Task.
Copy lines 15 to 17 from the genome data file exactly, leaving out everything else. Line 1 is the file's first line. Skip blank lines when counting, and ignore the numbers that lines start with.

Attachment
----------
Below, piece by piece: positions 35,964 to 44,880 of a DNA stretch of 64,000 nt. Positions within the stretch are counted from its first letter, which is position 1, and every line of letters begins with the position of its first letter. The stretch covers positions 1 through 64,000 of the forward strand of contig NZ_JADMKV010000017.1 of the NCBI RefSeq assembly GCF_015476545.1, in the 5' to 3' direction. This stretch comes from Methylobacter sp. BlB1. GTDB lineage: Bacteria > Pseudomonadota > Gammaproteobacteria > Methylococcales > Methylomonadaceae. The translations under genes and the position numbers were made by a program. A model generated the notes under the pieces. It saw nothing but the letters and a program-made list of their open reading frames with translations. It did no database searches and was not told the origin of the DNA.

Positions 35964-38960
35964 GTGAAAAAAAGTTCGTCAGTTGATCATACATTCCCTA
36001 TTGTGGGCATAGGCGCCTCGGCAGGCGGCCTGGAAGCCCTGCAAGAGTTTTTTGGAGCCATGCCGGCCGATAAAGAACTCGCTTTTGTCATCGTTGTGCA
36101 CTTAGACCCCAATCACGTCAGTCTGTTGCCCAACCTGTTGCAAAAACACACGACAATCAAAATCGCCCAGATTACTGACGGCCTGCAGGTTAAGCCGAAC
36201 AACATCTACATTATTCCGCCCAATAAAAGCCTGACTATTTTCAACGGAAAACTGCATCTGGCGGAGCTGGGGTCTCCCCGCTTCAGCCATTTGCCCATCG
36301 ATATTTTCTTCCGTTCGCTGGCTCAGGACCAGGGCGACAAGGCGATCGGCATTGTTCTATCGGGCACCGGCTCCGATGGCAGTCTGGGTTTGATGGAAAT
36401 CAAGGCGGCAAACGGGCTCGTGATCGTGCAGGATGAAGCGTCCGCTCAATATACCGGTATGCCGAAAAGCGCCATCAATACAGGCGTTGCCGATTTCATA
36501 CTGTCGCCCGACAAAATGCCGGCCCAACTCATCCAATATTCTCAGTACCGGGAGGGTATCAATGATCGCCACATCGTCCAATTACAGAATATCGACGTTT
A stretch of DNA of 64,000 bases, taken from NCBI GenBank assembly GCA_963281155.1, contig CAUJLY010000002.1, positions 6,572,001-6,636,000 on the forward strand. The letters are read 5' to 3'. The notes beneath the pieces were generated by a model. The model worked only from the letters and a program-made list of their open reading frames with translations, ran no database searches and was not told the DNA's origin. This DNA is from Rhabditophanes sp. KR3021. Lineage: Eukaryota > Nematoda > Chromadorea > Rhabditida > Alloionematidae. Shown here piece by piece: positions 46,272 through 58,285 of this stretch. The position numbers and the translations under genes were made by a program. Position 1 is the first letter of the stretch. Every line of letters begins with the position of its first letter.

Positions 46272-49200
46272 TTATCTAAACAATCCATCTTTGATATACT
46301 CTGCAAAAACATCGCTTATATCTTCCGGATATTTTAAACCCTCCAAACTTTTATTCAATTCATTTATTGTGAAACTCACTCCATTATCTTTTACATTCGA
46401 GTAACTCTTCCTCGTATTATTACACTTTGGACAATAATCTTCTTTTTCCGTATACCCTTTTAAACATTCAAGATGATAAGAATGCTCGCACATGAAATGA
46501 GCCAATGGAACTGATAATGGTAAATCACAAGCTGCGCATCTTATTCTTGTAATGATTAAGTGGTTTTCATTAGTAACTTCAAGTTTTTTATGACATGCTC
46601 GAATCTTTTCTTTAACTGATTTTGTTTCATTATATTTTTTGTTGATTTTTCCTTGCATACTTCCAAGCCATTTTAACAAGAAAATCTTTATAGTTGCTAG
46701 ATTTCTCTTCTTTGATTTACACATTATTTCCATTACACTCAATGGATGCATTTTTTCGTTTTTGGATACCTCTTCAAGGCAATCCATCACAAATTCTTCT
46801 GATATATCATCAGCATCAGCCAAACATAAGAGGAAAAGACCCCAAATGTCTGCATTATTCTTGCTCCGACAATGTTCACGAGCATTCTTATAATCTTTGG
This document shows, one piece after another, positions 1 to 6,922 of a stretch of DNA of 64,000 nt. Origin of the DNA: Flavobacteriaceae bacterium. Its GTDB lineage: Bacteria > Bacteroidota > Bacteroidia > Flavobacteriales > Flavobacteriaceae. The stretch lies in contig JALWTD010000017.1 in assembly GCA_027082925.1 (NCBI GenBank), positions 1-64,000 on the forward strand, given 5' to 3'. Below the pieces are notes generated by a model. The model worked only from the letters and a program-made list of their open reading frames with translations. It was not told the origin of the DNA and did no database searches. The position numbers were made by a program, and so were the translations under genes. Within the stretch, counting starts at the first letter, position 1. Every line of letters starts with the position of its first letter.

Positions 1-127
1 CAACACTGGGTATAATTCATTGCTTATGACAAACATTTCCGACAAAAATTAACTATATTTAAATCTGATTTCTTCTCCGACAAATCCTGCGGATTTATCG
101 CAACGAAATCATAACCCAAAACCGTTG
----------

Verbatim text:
46501 GCCAATGGAACTGATAATGGTAAATCACAAGCTGCGCATCTTATTCTTGTAATGATTAAGTGGTTTTCATTAGTAACTTCAAGTTTTTTATGACATGCTC
46601 GAATCTTTTCTTTAACTGATTTTGTTTCATTATATTTTTTGTTGATTTTTCCTTGCATACTTCCAAGCCATTTTAACAAGAAAATCTTTATAGTTGCTAG
46701 ATTTCTCTTCTTTGATTTACACATTATTTCCATTACACTCAATGGATGCATTTTTTCGTTTTTGGATACCTCTTCAAGGCAATCCATCACAAATTCTTCT